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PostPosted: Mon Nov 03, 2008 10:33 am 
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I wrote this a long time ago, but wanted to repost because of all the talk about the Election of 2000. Gore would have won had he won his home state. He actually lost eleven of the blue states that Clinton had won in 1996. Many people have been misinformed about that election.

http://thevaluesvoter.spaces.live.com/blog/cns!F3D4C1BC1D8B0D91!343.entry

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With the news that Ralph Nader is becoming a candidate in Election 2008 came endless news accounts of how he caused Gore to lose Florida and thus the Presidency. No matter what channel I turn to, I keep hearing essentially this same story line over and over again. But in describing the Election of 2000, the media continues to leave out a critical part of the story.

Al Gore lost the Electoral Collage vote by the tally of 271 to 266 (he would have had 267, but an elector from D.C. withheld a vote in protest). Because he needed 270 to win and the Constitution mandates that no state or the District has less than three electoral votes, this means that had Al Gore won one more state - any state - he would have been the 43rd President.

Florida was just a mess. Not only did we have the badly designed ballots that clearly left some people who intended to vote for Gore with their votes uncounted. But in addition, the network gurus started calling the election at 7 PM Eastern - before the polls in the western part of the state were closed (Florida spans two time zones). We'll never really know for sure exactly what would have happened in the state had everything gone right. And in this most narrow contest, Ralph Nader's votes, if given to Gore, would have allowed him to become President by winning the state. And this part is all the media focuses on.

But, Florida was not the only state that Gore lost that night rather narrowly. He also lost his home state of Tennessee. In the entire history of the United States, only two men have managed to win a Presidential Election contest without winning their home state (Polk and Wilson). And if Al Gore had taken care of business at home, Florida wouldn't have mattered. He would have won the Electoral College vote by a margin of 277 to 260 - even with the D.C. elector refusing to vote.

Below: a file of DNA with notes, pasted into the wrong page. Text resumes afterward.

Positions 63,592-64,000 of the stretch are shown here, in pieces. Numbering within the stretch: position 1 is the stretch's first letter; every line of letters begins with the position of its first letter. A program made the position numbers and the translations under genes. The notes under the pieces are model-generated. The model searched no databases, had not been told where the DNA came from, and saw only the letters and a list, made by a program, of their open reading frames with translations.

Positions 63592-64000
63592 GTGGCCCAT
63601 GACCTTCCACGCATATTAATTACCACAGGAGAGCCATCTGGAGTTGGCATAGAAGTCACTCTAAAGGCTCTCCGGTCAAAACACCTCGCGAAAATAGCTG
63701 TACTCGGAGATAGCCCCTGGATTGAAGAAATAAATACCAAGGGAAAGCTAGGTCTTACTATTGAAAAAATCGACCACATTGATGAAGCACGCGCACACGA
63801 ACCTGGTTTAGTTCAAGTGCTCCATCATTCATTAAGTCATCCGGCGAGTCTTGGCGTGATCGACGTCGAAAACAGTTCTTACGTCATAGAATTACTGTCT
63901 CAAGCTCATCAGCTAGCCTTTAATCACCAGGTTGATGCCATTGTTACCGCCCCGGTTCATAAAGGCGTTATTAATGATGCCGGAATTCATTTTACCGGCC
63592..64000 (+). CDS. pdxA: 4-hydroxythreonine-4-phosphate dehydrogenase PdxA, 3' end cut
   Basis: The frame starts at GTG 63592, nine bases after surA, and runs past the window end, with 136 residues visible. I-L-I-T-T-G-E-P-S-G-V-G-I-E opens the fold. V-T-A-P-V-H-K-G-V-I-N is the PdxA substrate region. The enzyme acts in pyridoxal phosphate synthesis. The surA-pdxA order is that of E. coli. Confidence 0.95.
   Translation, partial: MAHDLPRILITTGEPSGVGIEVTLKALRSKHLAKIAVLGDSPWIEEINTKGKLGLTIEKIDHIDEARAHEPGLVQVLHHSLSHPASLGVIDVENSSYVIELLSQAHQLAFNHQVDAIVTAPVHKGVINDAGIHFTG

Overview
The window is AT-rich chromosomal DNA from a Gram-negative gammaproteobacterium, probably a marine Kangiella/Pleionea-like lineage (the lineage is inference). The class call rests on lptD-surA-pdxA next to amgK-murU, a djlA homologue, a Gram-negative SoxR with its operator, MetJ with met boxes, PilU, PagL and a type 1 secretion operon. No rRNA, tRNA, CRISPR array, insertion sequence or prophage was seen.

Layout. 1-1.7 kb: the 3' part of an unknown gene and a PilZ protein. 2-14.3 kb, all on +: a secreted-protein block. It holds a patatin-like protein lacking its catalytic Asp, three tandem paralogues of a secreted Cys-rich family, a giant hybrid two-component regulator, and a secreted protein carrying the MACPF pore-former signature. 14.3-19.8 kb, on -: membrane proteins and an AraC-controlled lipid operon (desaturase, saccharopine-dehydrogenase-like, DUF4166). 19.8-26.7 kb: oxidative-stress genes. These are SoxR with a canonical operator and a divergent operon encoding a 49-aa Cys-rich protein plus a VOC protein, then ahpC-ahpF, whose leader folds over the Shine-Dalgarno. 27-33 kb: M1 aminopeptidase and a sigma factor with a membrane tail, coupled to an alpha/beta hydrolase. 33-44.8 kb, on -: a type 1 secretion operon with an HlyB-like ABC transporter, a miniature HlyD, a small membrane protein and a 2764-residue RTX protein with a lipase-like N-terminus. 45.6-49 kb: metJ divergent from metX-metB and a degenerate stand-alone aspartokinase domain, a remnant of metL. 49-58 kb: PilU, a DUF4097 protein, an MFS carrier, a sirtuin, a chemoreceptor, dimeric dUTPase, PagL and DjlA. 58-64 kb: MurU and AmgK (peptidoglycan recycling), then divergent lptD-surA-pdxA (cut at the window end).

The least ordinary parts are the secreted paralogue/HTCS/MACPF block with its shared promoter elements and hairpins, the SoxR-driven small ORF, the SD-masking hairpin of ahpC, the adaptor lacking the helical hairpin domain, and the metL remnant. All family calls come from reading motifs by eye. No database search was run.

What especially is striking about this home state loss is the fact that Gore's father, Al Gore Sr., represented Tennessee in the U.S. Senate for 18 years. Gore the son then served Tennessee for eight years in the U.S. House of Representatives and then was elected to represent Tennessee in the U.S. Senate. Bill Clinton and Al Gore twice carried the state in their 1992 and 1996 Presidential Campaigns.

But, in 2000, with over two million votes cast, Gore lost to Bush by more than 80,000 votes. Another Nader spoiler here? No. In fact, there were nine different candidates on the Tennessee ballot in 2000, in addition to several hundred write-in candidates. And even if Al Gore had gotten every vote cast for every other candidate other than George W. Bush, he still would have lost his home state by 47,717 votes.

I have nothing against Al Gore. For what it's worth, it seems like he's had a pretty good life for the last seven years, and though I disagree with him on many issues, I'm glad he seems to have moved on with his life. But to peg him as some sort of a victim against a big, bad, Republican conspiracy is not an accurate description of why he lost that election. Even if there had been some plot to print the ballots in Democratic Florida counties in Chinese, to let loose live alligators in front of Democratic polling stations, burn half the ballots and play other dirty tricks, none of it would have mattered had Gore won Tennessee. He would have been the President and would have had executive authority to prosecute any wrongdoing that had occurred in the election.

For the record, I am not excusing any improper acts that take place during elections. I think that whenever someone improperly influences an election - in either direction - they and all involved should be prosecuted. No one wins when all the votes aren't properly counted. But I am saying that this isn't an excuse that explains away why Al Gore lost in 2000. To hear some Democrats tell the story, it was about a bunch of crooked Republicans in Florida and a crazy man named Nader who sabotaged America. And in describing the story with Al Gore purely in the role of a victim, they are missing an important point that all politicians need to keep in mind.

And the lesson I hope the pols take away from that election is this: take care of your own business. Stop worrying about trying to force the other guy out of the race or to stop this or that person from running. You have to win your own battles and the hearts of the voters and stop aiming to be the winner by default by virtue of the voters having no other options than you. Ralph Nader didn't actually prevent Gore from winning, because had he had won at home, neither Nader, Bush, or anyone else would have stopped him from winning it all.

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http://thevaluesvoter.spaces.live.com


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PostPosted: Mon Nov 03, 2008 11:02 am 
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A lot of Northeners moved here and not most of them are democrats. They are mostly republicans. I was not born here and I lived here since 1984. I came from Ill. It's plausible that these new folks did not like the man. The influx of people from all over is still going on and the economy here is not suffering as it is elsewhere. Take this into consideration when you read about the Tn rejection of Al Gore.


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